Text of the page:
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The trail of corpses begins about 300 yards from the corrugated metal gate of the United Nations compound and stretches for miles into the bush.
There is an old man on his back, a young woman with her legs splayed and skirt bunched up around her hips, and a whole family — man, woman, two children — all facedown in the swamp grass, executed together. How many hundreds are scattered across the savannah, nobody really knows.
South Sudan, born six months ago in great jubilation, is plunging into a vortex of violence.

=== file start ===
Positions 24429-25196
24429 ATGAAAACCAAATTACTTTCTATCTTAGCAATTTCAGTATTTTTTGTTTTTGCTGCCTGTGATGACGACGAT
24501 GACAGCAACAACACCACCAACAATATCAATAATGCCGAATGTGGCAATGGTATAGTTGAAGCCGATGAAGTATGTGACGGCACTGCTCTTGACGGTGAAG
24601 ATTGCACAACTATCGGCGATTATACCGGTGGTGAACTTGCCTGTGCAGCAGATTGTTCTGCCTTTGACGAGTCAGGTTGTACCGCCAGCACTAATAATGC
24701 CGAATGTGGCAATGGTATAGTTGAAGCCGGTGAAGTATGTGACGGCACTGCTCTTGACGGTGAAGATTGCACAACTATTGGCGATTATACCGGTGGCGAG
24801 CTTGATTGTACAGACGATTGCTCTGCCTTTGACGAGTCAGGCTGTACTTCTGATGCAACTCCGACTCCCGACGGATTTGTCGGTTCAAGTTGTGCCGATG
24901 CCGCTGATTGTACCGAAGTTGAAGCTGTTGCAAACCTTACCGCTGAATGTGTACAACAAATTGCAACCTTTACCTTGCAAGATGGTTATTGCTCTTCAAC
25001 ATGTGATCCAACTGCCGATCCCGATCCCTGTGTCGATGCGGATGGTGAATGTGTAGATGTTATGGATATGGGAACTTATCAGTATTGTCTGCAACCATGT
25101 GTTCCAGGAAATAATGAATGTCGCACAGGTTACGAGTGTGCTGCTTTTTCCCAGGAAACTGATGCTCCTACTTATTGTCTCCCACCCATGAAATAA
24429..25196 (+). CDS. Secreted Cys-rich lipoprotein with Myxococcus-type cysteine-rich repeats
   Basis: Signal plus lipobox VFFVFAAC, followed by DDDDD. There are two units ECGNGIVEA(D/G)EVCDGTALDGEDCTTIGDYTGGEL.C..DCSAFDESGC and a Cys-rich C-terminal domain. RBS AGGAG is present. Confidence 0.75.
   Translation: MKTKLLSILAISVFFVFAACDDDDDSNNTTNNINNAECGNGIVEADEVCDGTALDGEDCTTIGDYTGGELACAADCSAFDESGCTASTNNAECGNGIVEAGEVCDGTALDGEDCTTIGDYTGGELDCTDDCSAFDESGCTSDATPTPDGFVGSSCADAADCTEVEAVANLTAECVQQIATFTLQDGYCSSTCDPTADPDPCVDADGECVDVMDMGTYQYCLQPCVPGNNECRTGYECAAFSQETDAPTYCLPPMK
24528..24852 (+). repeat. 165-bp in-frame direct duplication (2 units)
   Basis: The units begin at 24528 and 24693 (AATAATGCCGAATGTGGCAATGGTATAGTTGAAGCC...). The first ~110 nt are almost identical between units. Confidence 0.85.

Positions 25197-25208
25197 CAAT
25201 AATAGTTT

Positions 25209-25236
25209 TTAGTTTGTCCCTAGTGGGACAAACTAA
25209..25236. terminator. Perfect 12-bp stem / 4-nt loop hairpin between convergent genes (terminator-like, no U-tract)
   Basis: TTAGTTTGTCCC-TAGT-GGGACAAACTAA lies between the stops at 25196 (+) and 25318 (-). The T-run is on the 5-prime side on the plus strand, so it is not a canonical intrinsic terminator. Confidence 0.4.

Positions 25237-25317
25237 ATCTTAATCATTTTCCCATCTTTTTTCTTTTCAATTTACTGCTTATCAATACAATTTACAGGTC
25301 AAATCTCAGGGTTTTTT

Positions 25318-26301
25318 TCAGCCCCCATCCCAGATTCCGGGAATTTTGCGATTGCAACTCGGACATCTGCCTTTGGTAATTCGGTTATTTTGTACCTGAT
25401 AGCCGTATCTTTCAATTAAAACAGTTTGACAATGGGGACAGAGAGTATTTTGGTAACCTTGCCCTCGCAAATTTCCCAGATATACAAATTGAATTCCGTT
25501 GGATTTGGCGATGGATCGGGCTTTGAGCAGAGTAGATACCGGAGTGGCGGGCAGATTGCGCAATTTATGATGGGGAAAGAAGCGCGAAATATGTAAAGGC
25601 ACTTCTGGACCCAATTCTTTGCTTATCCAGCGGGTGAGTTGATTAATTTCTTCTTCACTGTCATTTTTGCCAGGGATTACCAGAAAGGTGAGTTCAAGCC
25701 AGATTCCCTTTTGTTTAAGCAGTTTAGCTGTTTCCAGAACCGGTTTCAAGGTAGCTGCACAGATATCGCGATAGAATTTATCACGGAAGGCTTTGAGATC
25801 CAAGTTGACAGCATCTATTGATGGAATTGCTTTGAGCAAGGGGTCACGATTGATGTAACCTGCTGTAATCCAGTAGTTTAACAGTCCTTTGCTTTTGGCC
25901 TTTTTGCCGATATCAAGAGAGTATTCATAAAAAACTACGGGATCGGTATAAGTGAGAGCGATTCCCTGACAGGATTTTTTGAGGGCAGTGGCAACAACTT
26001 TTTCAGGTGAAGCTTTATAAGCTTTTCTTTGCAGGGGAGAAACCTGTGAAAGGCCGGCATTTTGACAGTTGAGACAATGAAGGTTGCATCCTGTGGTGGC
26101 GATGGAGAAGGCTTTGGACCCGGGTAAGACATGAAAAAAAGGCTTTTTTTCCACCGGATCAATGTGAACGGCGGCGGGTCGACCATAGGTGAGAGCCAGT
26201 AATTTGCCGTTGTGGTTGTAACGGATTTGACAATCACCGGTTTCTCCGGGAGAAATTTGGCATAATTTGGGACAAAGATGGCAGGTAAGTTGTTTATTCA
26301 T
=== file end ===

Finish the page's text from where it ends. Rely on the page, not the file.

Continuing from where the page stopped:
Bitter ethnic tensions that had largely been shelved for the sake of achieving independence have ruptured into a cycle of massacre and revenge that neither the American-backed government nor the United Nations has been able to stop.
The United States and other Western countries have invested billions of dollars in South Sudan, hoping it will overcome its deeply etched history of poverty, violence and ethnic fault lines to emerge as a stable, Western-friendly nation in a volatile region.
Instead, heavily armed militias the size of small armies are now marching on villages and towns with impunity, sometimes with blatantly genocidal intent.